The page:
Freedom vs. Force

 

Freedom vs. Force

By John E. Kramer

History is marked by the struggle between those who seek to create through freedom versus those who seek to control through force. It is no different with the Institute for Justice’s litigation. (In case you haven’t guessed by now, the Institute for Justice is firmly on the side of the creator.)

IJ works to restore our nation’s proudest nickname—the Land of Opportunity—by representing those who seek freedom against those who would regulate others (usually to protect their financial self interest) through government force.

Pruning Economic Liberty

IJ client Shamille Peters

Shamille Peters (featured on the back page of this newsletter) would like to create beautiful floral arrangements in Louisiana, but the State continues to dash her dreams. Five times she tried unsuccessfully to pass the subjective government-imposed licensing exam—the only such exam required in the 50 states, and which, by the way, is graded by existing florists who can keep out their competition. As many as two-thirds of the individuals who take the exam fail despite the fact that many of them, like Shamille, have vast amounts of experience creating eye-pleasing arrangements.

Bureaucrats like Bob Odom, the seven-term Louisiana Commissioner of Agriculture and Forestry who enforces this law, are using government threats and force to keep Peters from her pursuit of a better life. Odom admitted to a local television station, “As long as the industry in this state wants to be licensed, there’s a law telling me that I need to license the people, then I will give a test and license the people. And the industry has supported that here in Louisiana. And this is some Washington-based firm. Tell them come on, let’s go to court in Louisiana and let’s find out what Louisiana is all about.”

IJ looks forward to fighting this strong-arming of ordinary Louisianans who seek to create through freedom and to free themselves from those who control others through force.

Oh, What a Tangled Wig We Weave

IJ client Benta Diaw

It would be understandable if African hairbraiders Benta Diaw of Seattle and Melony Armstrong of Tupelo, Miss., were tempted to pull out their hair over the frustration they’ve felt as a result of government regulations. In their home states, the cosmetology cartel has convinced local legislators that consumers need to be protected from a bad hair day—not that either of these master braiders would ever be a concern along those lines. The cartel-captured regulators in Mississippi, for example, require 3,200 classroom hours to get a license to teach hairbraiding. That would be enough to obtain all of the following licenses: emergency medical technician, paramedic, ambulance driver, law enforcement officer, firefighter, real estate appraiser and hunting education instructor and still have 600 hours of training to spare! Rather than allowing Diaw and Armstrong the freedom to create, the State instead uses force to protect existing providers from competition. IJ is working to untangle entrepreneurs nationwide from this kind of government largess.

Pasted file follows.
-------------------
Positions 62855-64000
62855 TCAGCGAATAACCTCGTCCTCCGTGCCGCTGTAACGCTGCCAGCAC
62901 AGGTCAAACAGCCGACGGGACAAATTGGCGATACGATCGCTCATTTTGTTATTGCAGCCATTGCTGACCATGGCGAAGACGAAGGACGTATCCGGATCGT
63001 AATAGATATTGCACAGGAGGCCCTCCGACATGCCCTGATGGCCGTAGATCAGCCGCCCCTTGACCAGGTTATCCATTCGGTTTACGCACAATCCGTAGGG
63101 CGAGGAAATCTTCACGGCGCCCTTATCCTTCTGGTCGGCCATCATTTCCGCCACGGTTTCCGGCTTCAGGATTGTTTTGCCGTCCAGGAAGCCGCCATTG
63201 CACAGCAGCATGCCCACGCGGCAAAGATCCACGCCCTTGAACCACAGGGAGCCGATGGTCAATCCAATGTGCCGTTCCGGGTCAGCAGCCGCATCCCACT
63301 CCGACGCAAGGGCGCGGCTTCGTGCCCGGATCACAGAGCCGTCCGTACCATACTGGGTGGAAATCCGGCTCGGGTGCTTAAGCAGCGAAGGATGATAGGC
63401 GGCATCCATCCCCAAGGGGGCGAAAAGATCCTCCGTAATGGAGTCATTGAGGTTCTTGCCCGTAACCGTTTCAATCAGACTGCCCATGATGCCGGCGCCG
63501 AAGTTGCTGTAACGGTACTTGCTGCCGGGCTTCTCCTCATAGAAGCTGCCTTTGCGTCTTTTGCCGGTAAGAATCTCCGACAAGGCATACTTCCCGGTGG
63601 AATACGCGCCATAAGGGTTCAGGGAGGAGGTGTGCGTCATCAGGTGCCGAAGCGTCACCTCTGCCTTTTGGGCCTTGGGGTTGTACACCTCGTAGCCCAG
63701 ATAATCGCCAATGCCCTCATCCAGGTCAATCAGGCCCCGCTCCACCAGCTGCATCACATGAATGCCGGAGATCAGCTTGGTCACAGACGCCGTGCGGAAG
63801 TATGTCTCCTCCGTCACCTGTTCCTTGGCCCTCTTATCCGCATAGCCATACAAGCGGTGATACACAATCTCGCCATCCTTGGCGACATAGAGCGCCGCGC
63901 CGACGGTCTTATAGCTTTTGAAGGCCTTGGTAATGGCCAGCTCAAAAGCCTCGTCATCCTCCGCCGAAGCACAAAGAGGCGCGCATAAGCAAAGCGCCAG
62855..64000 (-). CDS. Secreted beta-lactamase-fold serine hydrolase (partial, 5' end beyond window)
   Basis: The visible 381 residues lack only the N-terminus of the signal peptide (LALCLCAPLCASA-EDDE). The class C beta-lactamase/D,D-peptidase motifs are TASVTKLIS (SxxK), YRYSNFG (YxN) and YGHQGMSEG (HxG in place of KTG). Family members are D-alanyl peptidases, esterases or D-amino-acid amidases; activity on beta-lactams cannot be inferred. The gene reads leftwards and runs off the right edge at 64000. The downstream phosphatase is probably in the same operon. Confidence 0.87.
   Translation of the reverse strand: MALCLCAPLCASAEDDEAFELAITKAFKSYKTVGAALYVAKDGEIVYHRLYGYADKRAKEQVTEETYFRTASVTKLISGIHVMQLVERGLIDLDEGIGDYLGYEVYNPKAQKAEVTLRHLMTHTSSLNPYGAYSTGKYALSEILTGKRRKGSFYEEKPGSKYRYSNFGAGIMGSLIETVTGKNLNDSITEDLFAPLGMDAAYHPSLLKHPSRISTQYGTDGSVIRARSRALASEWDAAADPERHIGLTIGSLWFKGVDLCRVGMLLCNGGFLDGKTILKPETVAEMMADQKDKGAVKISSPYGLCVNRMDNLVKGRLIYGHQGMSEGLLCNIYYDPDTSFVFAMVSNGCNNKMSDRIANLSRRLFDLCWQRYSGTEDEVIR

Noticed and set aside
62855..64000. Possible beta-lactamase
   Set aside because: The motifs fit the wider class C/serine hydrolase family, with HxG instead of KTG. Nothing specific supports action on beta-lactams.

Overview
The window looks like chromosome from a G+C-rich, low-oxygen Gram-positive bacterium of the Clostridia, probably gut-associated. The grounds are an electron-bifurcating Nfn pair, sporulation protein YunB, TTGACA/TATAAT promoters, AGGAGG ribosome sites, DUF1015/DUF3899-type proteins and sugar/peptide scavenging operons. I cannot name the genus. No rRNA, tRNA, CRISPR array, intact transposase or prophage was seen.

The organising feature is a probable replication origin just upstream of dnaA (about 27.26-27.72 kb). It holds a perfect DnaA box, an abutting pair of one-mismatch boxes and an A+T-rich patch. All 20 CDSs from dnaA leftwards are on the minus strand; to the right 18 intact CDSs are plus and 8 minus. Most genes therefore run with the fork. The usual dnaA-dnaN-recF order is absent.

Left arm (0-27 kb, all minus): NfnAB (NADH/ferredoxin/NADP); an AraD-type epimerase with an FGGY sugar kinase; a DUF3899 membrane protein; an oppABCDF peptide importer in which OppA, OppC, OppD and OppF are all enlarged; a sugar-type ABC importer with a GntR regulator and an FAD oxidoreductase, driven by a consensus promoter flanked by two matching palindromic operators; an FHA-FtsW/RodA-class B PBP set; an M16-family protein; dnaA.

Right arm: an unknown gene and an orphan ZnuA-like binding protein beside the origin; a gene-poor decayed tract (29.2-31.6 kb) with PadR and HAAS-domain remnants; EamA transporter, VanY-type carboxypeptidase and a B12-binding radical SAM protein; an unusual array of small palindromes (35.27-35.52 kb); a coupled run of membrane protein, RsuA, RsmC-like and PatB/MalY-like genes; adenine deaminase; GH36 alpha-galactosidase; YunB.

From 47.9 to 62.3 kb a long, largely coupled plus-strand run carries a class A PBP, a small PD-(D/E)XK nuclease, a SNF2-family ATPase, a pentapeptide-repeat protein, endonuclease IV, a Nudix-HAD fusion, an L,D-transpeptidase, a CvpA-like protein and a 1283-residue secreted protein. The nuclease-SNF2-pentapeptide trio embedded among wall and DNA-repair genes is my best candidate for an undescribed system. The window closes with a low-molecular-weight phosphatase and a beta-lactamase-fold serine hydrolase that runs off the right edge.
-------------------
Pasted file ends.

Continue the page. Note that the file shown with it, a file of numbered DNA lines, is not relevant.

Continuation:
Want Milk with that Bagel?

IJ client Dennis Ballen

Sometimes government force quashes; sometimes it compels. Such are the cases when it comes to government interference with commercial speech. The IJ Washington Chapter vindicated the free speech rights of a bagel vendor in Redmond who merely wanted to tell consumers where his place of business was located when the government told him he couldn’t. As noted in our cover story, the Institute also recently struck down California’s licensing requirement of an Internet website that advertised homes being sold by the owners; the State tried to require the site’s operators to become licensed real estate brokers to provide their service when no such requirement was imposed on newspapers that offered essentially the same service. Now, California consumers can save tens of thousands of dollars selling their properties themselves rather than being forced to work with government-imposed middlemen. Finally, working to compel speech, the federal government swiped milk money from dairy farmers by forcing them to pay for those “Got Milk” ads you see all over the place. The government did this with impunity until IJ successfully struck down the program in the 3rd U.S. Circuit Court of Appeals. The government is now seeking review of the case by the U.S. Supreme Court.

Give Me Land, Lots of Land

Even when the government supports the creation of something new, it can’t help but muck it up by abusing its power. In February, the Institute for Justice will argue its case against eminent domain abuse before the U.S. Supreme Court. Here, the City of New London, Conn., is using its power to force rightful property owners off of their land so someone with more political influence and financial clout can make more money off those properties. It is the most-watched case of the current U.S. Supreme Court term and could set an important precedent to restore the notion that the freedom to own and enjoy one’s land deserves more constitutional deference than the power of government to take land in the hope of some other private party creating more jobs and taxes with that property.

Through IJ’s work in court and in the court of public opinion, we will continue to free those individuals who seek nothing more from the government than to be left alone to create opportunity for themselves and for others. We will fight those who seek to impose by government force their grand vision of how the world should be.

John E. Kramer is IJ’s vice president for communications.

“IJ works to restore our nation’s proudest nickname—the Land of Opportunity—by representing those who seek freedom against those who would regulate others through government force.”

 

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